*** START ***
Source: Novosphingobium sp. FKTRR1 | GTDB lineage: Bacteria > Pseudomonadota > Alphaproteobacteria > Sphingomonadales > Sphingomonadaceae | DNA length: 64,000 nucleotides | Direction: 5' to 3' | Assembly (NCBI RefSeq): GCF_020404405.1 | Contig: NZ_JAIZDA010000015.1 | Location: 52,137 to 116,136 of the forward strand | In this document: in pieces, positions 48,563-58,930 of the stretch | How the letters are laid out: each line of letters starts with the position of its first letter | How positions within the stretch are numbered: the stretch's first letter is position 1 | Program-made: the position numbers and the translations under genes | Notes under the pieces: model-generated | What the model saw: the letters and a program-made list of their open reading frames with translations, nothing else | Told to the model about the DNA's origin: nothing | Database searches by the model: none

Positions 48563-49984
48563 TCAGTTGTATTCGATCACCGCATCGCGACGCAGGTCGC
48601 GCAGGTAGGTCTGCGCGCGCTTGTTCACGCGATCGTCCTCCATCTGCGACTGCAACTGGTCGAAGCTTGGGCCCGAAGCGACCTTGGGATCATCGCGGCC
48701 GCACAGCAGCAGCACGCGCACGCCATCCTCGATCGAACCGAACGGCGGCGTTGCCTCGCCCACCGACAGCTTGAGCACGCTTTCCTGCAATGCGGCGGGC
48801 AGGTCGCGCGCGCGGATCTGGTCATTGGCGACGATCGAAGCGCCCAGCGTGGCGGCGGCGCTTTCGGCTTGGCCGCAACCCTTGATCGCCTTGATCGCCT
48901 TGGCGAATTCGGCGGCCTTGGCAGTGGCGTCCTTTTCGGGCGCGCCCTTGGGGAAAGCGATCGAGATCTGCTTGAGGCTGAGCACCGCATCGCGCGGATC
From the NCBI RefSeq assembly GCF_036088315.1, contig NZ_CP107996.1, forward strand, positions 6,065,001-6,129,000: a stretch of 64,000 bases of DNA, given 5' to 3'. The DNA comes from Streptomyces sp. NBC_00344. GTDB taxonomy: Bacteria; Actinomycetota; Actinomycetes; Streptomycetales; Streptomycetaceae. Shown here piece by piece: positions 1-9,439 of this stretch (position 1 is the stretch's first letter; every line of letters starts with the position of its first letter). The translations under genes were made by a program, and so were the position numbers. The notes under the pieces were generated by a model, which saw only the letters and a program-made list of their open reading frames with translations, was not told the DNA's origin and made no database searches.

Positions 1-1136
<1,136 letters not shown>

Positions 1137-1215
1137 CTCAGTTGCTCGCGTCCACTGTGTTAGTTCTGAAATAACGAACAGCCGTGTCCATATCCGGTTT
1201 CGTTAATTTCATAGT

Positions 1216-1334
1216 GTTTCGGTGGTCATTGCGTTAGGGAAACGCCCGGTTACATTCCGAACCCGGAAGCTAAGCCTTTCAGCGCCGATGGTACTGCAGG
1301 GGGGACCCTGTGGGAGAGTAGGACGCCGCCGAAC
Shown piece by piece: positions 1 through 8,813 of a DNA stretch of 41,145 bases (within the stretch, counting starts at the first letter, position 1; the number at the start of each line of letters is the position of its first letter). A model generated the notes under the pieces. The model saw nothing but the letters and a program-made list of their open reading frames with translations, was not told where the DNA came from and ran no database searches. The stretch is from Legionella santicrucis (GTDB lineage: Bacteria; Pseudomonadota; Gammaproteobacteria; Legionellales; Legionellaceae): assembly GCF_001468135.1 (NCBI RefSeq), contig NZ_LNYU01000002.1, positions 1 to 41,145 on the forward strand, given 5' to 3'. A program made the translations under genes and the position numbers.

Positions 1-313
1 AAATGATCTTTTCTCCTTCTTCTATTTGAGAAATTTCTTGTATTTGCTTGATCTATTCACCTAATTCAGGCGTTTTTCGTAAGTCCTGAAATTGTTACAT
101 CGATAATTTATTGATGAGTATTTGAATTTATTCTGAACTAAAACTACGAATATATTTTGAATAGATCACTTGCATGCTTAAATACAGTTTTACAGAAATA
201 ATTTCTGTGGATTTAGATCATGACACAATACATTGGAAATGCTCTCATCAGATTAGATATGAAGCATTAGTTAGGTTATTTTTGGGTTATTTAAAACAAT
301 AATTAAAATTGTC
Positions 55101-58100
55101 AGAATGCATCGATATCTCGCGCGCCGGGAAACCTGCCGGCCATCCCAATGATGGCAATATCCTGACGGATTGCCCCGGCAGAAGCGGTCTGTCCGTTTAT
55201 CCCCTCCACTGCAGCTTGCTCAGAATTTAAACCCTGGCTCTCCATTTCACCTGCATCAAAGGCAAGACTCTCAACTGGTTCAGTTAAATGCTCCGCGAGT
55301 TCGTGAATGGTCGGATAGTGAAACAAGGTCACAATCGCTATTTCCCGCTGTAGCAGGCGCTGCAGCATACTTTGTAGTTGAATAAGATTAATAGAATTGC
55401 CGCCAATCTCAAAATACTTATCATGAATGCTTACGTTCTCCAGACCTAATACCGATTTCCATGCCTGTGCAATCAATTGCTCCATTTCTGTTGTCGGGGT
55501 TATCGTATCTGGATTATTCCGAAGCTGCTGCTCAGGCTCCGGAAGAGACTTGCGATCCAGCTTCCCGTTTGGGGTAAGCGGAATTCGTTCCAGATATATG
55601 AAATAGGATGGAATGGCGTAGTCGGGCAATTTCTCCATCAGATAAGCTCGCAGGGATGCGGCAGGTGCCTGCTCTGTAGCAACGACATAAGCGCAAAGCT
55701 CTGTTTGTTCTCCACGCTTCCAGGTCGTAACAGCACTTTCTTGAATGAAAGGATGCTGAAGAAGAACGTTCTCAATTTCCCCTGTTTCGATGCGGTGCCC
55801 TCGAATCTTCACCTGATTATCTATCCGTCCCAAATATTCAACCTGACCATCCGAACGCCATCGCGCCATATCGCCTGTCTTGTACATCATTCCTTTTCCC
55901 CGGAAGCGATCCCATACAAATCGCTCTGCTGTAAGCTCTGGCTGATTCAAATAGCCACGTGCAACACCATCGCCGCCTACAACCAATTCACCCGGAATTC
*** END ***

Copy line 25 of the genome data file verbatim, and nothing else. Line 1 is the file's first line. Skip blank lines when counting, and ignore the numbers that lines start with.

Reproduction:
55201 CCCCTCCACTGCAGCTTGCTCAGAATTTAAACCCTGGCTCTCCATTTCACCTGCATCAAAGGCAAGACTCTCAACTGGTTCAGTTAAATGCTCCGCGAGT